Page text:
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Torquewrench
08-20-2005, 12:50 PM
Hi,

I am working on a project for automating the firing of a paintball gun. I've made huge progress in developing the code. I have a firing sequence, firing modes, and LCD menu control (thanks big time to Nuts & Volts, Jon Williams, you rock!).

My question concerns how to incorporate presets to variables that can then be changed and kept.

To clarify, here are my variables
Shot counter 'short term shots, easily reset
Odometer 'lifetime shots, difficult to reset
firing rate limit
burst count
solenoid dwell
drop time between shots
low battery voltage

So I would like to load up defaults when I first load the program on the stamp, but afterwards I have built menus to be able to adjust these values, and when the stamp is turned off I would like these user configured settings to remain.

I have attached the menu portion of my code if it helps, but I think this is a more general question.

Thank you,

Phil

kelvin james
08-20-2005, 02:00 PM
Not a problem, just use the write command to store the variables to different addresses as they are set from the menu, and then read the variable data at the start up. Have a look at the help section, pretty easy to do. Just check the eeprom map to make sure you are not overwriting anything in those locations.

kelvin

Torquewrench
08-20-2005, 10:59 PM
I'm not sure if I'm quite there yet. I want to write values to these variables at the time the stamp is programmed, then have the variables be user modifiable so that out in the field the user-set values will remain intact even when the stamp is turned on and off.

What I'm thinking is I need an EEPROM location for the default values, and somehow copy these to the variables and the user set EEPROM locations only at programming time. Once programming is complete the user can modify the user set EEPROM locations only.

If this is what you described, could you maybe give me a sample of code on how this is done?

Thank you,

Phil

Orion
08-21-2005, 04:10 AM
What about using the DATA command to load the stamp eeprom with the defaults @ program, then READ them in @ runtime.

DATA 0, 60 'firing rate limit
DATA 1, 31 'low battery voltage *10

firerate var byte
lowbat var byte

Main:

READ 0, firerate
READ 1, lowbat

Then to change them through the menu, then WRITE and they will be stored.

WRITE 0, firerate
WRITE 1, lowbat

Check the help in the editor for more info on these commands, but it should do want you want.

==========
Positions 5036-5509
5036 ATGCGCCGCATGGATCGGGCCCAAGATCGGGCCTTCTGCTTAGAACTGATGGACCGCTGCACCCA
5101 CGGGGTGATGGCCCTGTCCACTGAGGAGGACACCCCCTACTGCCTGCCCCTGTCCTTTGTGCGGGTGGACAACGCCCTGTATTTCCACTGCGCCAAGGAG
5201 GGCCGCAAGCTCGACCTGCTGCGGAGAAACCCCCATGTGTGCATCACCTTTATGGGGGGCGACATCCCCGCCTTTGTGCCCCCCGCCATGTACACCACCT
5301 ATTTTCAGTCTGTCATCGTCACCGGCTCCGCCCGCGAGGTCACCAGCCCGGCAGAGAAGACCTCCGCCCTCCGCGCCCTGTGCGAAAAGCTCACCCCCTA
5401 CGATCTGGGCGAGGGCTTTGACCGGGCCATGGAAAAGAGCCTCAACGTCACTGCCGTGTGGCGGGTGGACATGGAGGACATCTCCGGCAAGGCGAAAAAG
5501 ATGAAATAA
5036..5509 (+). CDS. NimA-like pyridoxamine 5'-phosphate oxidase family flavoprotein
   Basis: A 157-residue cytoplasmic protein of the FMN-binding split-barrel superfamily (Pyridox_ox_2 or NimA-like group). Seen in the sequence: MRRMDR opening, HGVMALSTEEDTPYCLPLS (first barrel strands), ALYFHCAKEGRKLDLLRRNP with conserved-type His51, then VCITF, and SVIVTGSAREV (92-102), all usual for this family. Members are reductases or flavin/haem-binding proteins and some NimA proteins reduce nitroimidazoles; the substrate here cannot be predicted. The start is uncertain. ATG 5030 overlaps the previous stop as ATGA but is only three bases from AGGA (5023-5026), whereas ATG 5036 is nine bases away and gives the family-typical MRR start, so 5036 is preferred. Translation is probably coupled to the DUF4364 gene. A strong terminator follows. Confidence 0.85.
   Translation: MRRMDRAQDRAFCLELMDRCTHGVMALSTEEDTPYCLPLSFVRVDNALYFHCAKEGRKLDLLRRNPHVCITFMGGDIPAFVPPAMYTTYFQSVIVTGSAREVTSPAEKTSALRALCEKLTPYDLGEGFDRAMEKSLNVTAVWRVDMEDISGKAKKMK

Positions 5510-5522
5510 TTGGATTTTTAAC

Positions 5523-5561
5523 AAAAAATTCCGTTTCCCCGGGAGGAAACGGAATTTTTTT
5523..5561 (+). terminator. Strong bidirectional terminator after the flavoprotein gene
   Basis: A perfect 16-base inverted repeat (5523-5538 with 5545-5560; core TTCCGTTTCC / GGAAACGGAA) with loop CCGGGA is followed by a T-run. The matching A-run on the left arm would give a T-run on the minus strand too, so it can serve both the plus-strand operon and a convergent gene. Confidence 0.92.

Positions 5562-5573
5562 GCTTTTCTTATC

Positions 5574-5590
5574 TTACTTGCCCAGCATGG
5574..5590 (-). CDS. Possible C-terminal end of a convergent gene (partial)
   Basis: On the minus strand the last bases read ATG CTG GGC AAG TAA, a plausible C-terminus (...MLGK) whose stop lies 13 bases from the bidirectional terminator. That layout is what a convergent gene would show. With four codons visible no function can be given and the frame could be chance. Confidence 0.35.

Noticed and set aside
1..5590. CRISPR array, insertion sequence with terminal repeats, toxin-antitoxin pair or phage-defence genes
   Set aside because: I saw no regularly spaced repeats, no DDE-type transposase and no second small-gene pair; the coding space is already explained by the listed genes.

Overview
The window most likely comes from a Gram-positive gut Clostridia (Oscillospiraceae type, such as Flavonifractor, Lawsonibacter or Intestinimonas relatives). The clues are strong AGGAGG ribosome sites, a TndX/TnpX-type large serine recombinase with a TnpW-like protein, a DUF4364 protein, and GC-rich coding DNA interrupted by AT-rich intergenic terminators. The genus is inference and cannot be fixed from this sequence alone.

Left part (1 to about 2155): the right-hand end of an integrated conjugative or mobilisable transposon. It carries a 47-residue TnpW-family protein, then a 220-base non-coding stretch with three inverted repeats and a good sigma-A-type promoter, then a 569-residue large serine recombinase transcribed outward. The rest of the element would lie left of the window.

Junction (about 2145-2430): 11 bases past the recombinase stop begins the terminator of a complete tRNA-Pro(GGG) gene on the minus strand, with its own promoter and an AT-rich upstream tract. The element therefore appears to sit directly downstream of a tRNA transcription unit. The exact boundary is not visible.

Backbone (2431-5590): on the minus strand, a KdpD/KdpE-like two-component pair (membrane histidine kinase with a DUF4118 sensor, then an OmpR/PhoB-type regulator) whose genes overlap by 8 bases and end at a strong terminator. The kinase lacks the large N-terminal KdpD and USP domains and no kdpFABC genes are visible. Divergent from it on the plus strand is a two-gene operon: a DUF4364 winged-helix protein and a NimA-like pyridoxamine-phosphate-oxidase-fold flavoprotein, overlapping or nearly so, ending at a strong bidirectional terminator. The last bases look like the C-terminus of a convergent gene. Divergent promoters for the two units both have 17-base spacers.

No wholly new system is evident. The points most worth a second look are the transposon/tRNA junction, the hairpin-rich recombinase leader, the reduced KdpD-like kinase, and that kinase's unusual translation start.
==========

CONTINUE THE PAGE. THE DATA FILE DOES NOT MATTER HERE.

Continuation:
Post Edited (Orion) : 8/21/2005 3:19:48 PM GMT

Chris Savage
08-21-2005, 08:31 AM
Orion,

I don't know if you realize with your code where the data is going. With your current code the EEPROM will contain 0, 60, 1 and 31. So when the code is run the 0 and 60 will be read in for the firing rate and lowbat. The 1 and 31 will never be accessed.

Also, this program writes to EEPROM what it read. You should change the values first to see the effect. But other than that it will store the values written at run-time in place of those DATA values (The first 2).

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Chris Savage
Parallax Tech Support
csavage@parallax.com (mailto:csavage@parallax.com)

Orion
08-21-2005, 11:20 PM
My bad I did not test it, and should have. It still shows how it "could" be done

DATA 60,31

instead of

data 0,60
data 1,31

Post Edited (Orion) : 8/21/2005 3:20:27 PM GMT

Jon Williams
08-22-2005, 12:54 AM
If you want to target a location in EEPROM to place data, you can:

DATA @0, 60
DATA @1, 31

In this case, however, it just creates more typing than required.

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Jon Williams
Applications Engineer, Parallax

metron9
08-23-2005, 08:28 AM
New at all of this but could you tell me how the key input routine works? and what is the "~" used for? or link to where I can read about it thanks.

GetKey:
key = %11000000 ' assume all pressed
FOR loop = 1 TO 5 ' test five times
key = key & ~tempB ' test against new input
PAUSE 5 ' wait 5 ms between tests
NEXT
RETURN

Orion
08-23-2005, 08:45 AM
Short version:

~ = invert bits, check the help file in the Stamp editor.

kelvin james
08-24-2005, 01:12 AM
After a look at your program, man that is a lot of code to run an lcd. You should really consider going serial to simplify things. Anyway, for anyone that is interested to see this work, here is a simple program. When the stamp is programmed, the first debug shows the 5, and the second debug a 2. When the stamp is reset, or turned off/ on, the first debug will show 2. Obviously, if x is not changed, the 5 would hold. A subroutine could be made to reset defaults, as to re-write all the default values to the eeprom locations.

kelvin

x VAR Byte
DATA @0,5
READ 0,x
DEBUG DEC x,CR
PAUSE 2000
x=2
WRITE 0,x
DEBUG DEC x,CR
PAUSE 2000